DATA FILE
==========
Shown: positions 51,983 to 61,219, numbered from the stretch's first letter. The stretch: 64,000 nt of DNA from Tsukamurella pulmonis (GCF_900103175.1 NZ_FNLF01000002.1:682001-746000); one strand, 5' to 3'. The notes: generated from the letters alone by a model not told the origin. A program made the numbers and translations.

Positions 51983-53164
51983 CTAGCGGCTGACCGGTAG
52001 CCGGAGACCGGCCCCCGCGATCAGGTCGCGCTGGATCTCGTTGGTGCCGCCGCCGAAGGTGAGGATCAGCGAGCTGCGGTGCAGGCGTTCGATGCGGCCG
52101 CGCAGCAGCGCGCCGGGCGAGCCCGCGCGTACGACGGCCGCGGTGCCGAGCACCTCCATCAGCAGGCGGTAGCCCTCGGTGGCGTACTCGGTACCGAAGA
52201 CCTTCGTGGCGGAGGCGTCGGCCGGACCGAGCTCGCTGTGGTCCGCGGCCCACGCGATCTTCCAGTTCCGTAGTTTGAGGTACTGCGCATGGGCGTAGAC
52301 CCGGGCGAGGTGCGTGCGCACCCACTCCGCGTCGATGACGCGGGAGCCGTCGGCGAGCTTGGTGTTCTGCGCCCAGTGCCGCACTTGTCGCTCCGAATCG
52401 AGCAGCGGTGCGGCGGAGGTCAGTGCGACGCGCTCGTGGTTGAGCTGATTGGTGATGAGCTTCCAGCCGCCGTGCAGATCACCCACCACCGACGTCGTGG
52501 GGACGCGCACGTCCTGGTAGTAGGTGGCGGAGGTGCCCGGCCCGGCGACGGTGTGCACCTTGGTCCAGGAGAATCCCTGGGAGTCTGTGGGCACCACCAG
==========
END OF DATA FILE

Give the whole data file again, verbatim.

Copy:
Shown: positions 51,983 to 61,219, numbered from the stretch's first letter. The stretch: 64,000 nt of DNA from Tsukamurella pulmonis (GCF_900103175.1 NZ_FNLF01000002.1:682001-746000); one strand, 5' to 3'. The notes: generated from the letters alone by a model not told the origin. A program made the numbers and translations.

Positions 51983-53164
51983 CTAGCGGCTGACCGGTAG
52001 CCGGAGACCGGCCCCCGCGATCAGGTCGCGCTGGATCTCGTTGGTGCCGCCGCCGAAGGTGAGGATCAGCGAGCTGCGGTGCAGGCGTTCGATGCGGCCG
52101 CGCAGCAGCGCGCCGGGCGAGCCCGCGCGTACGACGGCCGCGGTGCCGAGCACCTCCATCAGCAGGCGGTAGCCCTCGGTGGCGTACTCGGTACCGAAGA
52201 CCTTCGTGGCGGAGGCGTCGGCCGGACCGAGCTCGCTGTGGTCCGCGGCCCACGCGATCTTCCAGTTCCGTAGTTTGAGGTACTGCGCATGGGCGTAGAC
52301 CCGGGCGAGGTGCGTGCGCACCCACTCCGCGTCGATGACGCGGGAGCCGTCGGCGAGCTTGGTGTTCTGCGCCCAGTGCCGCACTTGTCGCTCCGAATCG
52401 AGCAGCGGTGCGGCGGAGGTCAGTGCGACGCGCTCGTGGTTGAGCTGATTGGTGATGAGCTTCCAGCCGCCGTGCAGATCACCCACCACCGACGTCGTGG
52501 GGACGCGCACGTCCTGGTAGTAGGTGGCGGAGGTGCCCGGCCCGGCGACGGTGTGCACCTTGGTCCAGGAGAATCCCTGGGAGTCTGTGGGCACCACCAG